virtual currency


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virtual currency,

a means of payment that is electronically created and stored, more specifically an unregulated electronic medium of exchange that operates like a currency but is created and controlled by computer software; also called digital currency. Virtual currencies generally are not backed by a national government and are not considered legal tender (Ecuador introduced a government-controlled electronic currency in 2015, and Venezuela introduced a cryptocurrency backed by its petroleum reserves in 2018, mainly to provide the financially distressed government with a means for making foreign payments). They range from those used by gamers in online multiplayer games to Bitcoin and other digital currencies that seek to replace or supplement existing legal tender as a medium of exchange.

Bitcoin, launched in 2009, is an electronic currency that uses cryptographic software and a peer-to-peer computer network to generate the currency and record transactions in it; because of this it is classed as a cryptocurrency. The best-known and most widely circulated virtual currency, Bitcoin allows its users to make online payments that are not subject to government or bank scrutiny, which has led law enforcement officials to express concerns over its potential or actual use in bypassing currency controls, in money laundering, and in financing terrorist or criminal activities. Unlike money stored in bank accounts or credit cards used to transactions, Bitcoin is subject to limited protections and regulations; it is not governed or supervised by any central authority.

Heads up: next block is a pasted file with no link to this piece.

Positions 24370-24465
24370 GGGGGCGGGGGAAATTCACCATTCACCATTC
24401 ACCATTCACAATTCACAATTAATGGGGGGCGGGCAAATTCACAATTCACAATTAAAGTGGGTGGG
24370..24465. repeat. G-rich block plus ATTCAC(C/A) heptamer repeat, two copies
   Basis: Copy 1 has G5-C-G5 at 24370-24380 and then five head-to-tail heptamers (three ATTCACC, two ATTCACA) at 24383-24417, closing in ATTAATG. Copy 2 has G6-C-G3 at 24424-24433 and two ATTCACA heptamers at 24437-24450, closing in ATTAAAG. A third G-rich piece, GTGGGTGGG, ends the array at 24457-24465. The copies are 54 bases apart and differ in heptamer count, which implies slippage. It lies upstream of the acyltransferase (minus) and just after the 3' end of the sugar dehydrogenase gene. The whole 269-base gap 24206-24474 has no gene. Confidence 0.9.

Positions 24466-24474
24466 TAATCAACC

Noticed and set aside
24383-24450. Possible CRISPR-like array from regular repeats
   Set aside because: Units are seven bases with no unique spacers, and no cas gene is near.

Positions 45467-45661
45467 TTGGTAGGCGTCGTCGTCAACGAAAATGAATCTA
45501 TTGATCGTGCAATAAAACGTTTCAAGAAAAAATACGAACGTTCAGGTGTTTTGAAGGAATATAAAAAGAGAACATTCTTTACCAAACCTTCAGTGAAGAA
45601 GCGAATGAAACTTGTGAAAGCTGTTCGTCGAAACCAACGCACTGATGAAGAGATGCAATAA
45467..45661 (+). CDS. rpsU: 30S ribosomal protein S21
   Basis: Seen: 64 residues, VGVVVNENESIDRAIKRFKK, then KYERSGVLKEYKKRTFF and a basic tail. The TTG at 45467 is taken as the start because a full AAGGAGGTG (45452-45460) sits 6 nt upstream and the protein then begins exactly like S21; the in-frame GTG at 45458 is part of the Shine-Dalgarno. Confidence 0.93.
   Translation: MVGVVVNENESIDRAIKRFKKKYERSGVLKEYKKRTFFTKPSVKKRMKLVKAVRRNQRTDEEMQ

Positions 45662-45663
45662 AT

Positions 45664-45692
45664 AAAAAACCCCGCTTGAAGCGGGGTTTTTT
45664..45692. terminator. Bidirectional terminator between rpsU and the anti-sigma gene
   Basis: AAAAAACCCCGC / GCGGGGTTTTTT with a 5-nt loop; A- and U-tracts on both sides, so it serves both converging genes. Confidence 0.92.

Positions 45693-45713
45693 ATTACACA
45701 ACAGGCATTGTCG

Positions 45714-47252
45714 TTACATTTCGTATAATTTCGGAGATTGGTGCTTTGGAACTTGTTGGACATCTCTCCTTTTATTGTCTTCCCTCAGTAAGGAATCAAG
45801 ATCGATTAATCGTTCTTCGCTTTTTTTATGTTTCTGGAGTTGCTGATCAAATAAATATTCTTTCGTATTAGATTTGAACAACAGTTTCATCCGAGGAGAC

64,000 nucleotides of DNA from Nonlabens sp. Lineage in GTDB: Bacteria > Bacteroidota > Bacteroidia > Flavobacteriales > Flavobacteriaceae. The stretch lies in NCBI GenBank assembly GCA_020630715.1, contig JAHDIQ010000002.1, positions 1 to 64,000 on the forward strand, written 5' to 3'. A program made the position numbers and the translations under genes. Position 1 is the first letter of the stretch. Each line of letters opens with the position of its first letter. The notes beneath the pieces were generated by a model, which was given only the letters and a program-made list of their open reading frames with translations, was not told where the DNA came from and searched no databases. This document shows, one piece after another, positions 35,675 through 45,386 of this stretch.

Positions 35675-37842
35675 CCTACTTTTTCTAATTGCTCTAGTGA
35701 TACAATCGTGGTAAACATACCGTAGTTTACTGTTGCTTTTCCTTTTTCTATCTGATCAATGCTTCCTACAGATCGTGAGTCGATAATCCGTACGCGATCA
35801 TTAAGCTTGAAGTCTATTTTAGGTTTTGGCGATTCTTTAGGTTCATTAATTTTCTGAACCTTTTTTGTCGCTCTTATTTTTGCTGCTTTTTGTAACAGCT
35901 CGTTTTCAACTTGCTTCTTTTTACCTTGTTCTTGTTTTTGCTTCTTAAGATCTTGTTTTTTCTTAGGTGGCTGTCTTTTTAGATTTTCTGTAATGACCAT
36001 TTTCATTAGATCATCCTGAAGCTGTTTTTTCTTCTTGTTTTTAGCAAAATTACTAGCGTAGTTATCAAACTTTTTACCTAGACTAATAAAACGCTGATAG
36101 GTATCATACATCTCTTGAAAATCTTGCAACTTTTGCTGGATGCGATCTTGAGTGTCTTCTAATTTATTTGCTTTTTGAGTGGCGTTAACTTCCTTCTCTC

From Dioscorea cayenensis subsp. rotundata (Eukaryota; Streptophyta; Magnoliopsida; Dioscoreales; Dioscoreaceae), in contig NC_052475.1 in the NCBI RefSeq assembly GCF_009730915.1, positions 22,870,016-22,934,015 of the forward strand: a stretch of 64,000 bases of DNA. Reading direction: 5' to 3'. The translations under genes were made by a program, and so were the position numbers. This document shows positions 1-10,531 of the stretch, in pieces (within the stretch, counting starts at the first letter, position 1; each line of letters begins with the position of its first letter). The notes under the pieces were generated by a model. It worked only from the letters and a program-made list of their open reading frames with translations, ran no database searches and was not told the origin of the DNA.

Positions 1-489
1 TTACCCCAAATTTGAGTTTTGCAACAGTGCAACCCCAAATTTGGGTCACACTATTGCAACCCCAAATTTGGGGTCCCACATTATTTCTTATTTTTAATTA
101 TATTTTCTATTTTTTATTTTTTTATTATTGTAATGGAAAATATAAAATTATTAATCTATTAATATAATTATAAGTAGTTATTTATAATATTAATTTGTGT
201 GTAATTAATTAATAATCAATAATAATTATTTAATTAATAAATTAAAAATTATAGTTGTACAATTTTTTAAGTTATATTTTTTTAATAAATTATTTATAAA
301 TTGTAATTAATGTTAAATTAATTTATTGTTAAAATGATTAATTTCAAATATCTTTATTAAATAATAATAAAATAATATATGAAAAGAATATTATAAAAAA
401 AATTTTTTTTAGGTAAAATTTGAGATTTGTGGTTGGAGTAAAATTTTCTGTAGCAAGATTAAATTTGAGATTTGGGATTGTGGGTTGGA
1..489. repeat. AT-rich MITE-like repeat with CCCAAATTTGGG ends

Bitcoin saw a slowly increasing acceptance by merchants as a means of payment, and in 2015 the establishment of a debit card that could be linked to a Bitcoin account allowed the virtual currency to be used to pay merchants who do not accept Bitcoin. Bitcoin, however, also has been subject to speculation on exchanges where it is traded, which has led to significant fluctuations in its value at times, including an enormous spike in its value in 2013 and again in 2017–18. Such volatility led critics to question Bitcoin's utility and viability as a currency. The dramatic jump in its value in 2017–18 especially made it apparent that it had become a speculative investment, more like a security or commodity than a currency. Critics have also questioned the ability of any virtual currency to act as a medium of exchange when there is, as is true of Bitcoin, a cap on the number of currency units that can be created using the software. Other limitations slowed the process of recording transactions as use of Bitcoin increased, leading to the development of an alternative, Bitcoin Cash, that split off from Bitcoin in 2017.